In part one we talked about how math is ‘ehh’ for many of us.
I shared how figuring out your child’s Goldilocks Zone (which you can do with benchmark testing)and restructuring your math lessons (by having math ‘periods’) can make a positive impact as you learn math at home.
Today, my plan was to share two more strategies to help make math more accessible but I received so many replies talking about mindset, I thought I should focus an entire email here.
There is a lot to say about this – more than I can in an email so I’ve included some book recommendations below if you want to dive deeper.
It really is true that every person is a math person. Your little people (and their mama) are math people.
Jo Boaler explains it well in her book Mathematical Mindsets, “I am not saying that everyone is born with the same brain, I am saying that there is no such thing as a ‘math brain’ or a ‘math gift’…
No one is born knowing math and no one is born lacking the ability to learn math.”
This insight has been confirmed again and again. In one study that followed 7th graders over the course of two years, students with fixed mindsets (meaning they believed they were either good at math or not), didn’t see any growth… but students with a growth mindset (the belief that their brain can learn new and hard things), achieved at higher levels and continued to grow over time.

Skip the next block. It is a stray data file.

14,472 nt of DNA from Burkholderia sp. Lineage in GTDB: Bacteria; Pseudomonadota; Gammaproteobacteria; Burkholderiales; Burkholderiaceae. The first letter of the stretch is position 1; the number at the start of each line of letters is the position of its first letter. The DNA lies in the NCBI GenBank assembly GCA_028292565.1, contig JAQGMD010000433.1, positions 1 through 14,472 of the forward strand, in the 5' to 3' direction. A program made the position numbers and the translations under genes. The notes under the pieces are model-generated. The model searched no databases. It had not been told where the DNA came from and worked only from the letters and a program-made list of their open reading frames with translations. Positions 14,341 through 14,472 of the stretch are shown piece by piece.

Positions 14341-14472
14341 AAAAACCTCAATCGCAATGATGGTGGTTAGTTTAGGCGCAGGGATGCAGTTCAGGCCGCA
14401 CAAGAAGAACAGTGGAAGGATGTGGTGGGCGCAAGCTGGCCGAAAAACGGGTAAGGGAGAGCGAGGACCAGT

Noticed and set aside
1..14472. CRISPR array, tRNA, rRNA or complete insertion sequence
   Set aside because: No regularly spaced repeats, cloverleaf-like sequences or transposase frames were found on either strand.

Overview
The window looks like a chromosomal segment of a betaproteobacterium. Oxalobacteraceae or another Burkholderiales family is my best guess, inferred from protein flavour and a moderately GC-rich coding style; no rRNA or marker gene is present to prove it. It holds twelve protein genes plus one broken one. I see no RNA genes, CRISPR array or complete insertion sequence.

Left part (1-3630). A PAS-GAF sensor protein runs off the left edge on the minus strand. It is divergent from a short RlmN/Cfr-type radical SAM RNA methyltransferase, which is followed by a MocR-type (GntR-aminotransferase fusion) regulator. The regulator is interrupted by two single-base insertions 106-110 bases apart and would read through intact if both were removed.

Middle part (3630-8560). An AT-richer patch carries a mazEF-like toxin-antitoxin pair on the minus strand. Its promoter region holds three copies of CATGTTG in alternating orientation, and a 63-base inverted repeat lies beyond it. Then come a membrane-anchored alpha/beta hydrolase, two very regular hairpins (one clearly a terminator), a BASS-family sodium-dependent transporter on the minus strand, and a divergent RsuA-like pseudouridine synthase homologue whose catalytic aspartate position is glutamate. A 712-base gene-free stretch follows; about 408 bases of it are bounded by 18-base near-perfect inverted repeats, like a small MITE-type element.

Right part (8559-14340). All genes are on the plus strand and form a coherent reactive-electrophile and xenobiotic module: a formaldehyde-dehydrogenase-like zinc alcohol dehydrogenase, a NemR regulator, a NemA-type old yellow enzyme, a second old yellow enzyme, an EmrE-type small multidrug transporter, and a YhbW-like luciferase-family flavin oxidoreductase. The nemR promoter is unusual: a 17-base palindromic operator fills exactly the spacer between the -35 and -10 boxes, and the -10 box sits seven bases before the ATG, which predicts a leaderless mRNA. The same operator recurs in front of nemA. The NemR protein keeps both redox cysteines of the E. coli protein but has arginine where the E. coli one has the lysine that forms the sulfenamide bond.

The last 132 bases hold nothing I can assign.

What is beautiful about your brain is that every time you make a mistake, you learn.
With every mistake, your brain grows a synapse (it’s essentially a bridge that transmits information). With time and practice, your brain remembers this information, and voila, you’ve learned something new.
This is with math, science, reading, and life in general.
You can learn new and hard things. Your kids can, too. Even when it’s math…especially when it’s math.
It’s on my radar to do a full series on mindset, but for right now you can simply practice believing something new.
“We are math people.”
“We’re learning to love and like math, together.”
“We can learn this. Our brains are made for this.”
In addition to adopting these new mantras, here are a few other things you can do to develop your growth mindset-
>> Read books on mindset by Jo Boaler and Carol Dweck.
>> Assess your kids using Benchmark Testing so you know where to focus your math efforts.
>>Get a Big Life Journal to help your kids develop a growth mindset.
In so many ways mindset work is heart work, as our minds change our hearts seem to shift, too. What you believe about your and your kids’ ability to learn math makes a difference.
You make a difference. You can do this, mama.
P.S: If you are on the fence about testing and have questions, send them my way.
We have a few vouchers this week to offer reduced rates for families who want testing but can’t afford it. If you’d like info on the vouchers click here and I’ll send it your way.
P.P.S: I’d love to hear from you, what’s one area in which your growth mindset can grow? What’s one step you can take toward this?
If you’re a Village sister, there is a 4-part Growth Training on math available for you in The Village here. If you’re not a sister, don’t worry! We will be opening our doors again soon…